By Christina Katsantoni

Nikos Chatzinikolaou, the journalist, publisher and anchorman whose name is associated with great prestige in television news, was born in Alexandroupoli and grew up in Thessaloniki. His father, Panagiotis Chatzinikolaou, was a Member of Parliament and Deputy Minister of Macedonia-Thrace with the New Democracy party. At the age of 16, his family moved to Athens, where he began his studies at Panteion University.

Nikos Chatzinikolaou started his journalism career in the mid-1980s, in Mesimvrini newspaper. In 1987, he moved to the electronic media, broadcasting on Athens 9.84 radio station. In 1989, he began his collaboration with the newly founded Mega Channel, where he presented the show Enopios Enopio alongside the station's main newscast until September 2003. 

Throughout his career he has taken over the direction of news and has presented newscasts on almost all private Greek channels (Mega, Alpha, Alter, Star, ANT1), while he served as president and CEO of Alpha TV station. 

Watch the Leaders Talk Here


On television, he has also presented a series of political shows, moderated pre-election or post-election panels and political debates and presented long feature interviews with distinguished personalities from all the fields from Greece and abroad.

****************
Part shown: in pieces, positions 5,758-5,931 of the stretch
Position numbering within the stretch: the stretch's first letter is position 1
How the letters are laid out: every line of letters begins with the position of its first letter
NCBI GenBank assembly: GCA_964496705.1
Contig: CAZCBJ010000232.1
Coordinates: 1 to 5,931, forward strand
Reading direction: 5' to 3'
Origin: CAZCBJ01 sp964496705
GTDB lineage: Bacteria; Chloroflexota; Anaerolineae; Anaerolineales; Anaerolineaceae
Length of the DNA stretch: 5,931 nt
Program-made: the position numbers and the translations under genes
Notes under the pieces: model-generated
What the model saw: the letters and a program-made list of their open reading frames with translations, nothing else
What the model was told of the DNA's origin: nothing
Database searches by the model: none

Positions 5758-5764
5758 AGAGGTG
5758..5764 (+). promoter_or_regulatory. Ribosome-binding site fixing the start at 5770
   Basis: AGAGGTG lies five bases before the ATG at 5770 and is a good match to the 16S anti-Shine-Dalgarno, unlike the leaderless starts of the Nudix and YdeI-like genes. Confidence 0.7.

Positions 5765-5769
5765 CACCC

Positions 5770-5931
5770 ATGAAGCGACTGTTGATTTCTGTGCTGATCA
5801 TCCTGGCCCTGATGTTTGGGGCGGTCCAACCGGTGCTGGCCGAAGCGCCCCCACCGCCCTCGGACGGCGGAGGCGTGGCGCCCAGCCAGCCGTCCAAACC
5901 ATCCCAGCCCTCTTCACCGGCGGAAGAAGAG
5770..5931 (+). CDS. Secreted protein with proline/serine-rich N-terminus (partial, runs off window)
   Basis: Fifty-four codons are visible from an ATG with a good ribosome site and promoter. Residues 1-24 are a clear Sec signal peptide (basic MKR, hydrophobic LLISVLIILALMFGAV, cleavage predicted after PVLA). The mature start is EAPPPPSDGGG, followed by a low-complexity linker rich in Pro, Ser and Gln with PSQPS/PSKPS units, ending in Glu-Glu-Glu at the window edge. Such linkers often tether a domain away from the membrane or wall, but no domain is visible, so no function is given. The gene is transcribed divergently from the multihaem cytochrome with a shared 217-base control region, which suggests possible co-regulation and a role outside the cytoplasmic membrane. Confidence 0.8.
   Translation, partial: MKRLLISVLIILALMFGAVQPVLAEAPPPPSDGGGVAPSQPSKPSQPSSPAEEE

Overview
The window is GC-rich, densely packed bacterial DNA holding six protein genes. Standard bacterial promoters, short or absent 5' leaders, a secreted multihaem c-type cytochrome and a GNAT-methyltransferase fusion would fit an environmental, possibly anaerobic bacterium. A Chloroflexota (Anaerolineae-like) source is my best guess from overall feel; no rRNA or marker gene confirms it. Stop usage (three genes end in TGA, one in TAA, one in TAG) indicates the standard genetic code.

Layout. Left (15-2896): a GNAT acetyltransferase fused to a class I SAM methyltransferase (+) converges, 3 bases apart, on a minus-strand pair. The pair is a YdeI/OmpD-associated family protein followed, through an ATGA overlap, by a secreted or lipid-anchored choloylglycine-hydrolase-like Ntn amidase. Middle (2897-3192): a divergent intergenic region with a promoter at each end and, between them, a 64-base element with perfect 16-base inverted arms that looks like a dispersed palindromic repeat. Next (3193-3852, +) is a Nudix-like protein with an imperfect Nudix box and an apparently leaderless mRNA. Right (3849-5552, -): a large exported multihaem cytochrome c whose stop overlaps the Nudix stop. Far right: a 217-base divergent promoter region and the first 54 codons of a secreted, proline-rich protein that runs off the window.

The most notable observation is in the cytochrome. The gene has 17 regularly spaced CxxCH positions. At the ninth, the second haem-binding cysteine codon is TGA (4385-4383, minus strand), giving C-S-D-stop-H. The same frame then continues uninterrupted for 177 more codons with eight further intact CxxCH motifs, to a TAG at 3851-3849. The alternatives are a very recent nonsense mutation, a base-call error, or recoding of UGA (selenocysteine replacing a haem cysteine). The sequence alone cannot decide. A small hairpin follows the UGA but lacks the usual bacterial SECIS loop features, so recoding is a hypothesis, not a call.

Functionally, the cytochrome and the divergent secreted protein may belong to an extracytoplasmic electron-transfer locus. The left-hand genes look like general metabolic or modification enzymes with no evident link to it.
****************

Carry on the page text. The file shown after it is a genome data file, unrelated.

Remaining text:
In 2007, Nikos Chatzinikolaou founded the radio station Real Fm and the weekly newspaper Real News. In 2012, he launched his personal site-blog and the financial blog, which are part of the Real Group (like Agora and Ellinikos).

Since January 2017, he has been presenting the main newscast of ANT1, as well as the show “Enopios Enopio” since October 2022 and the show “Prosopo me Prosopo”. He is serving as President of the Journalists’ Union of the Athens Daily Newspapers (ESIEA) and he’s a member of the Board of Directors of the European Newspaper Publishers’ Association (ENPA).  

In his Leaders Talk, Nikos Chatzinikolaou looks back on the great adventure of journalism, which started  in his early childhood. He talks about the requirements, joys and challenges of daily TV reporting, the anchorman's stress before the signal, the role of viewership in shaping the newscast, the shifting credibility of news, the tough times and the people who give him peace. He recollects successes and mistakes and explains why television, which has been in his life for so many years, remains for him a parenthesis, which he will not miss in the future.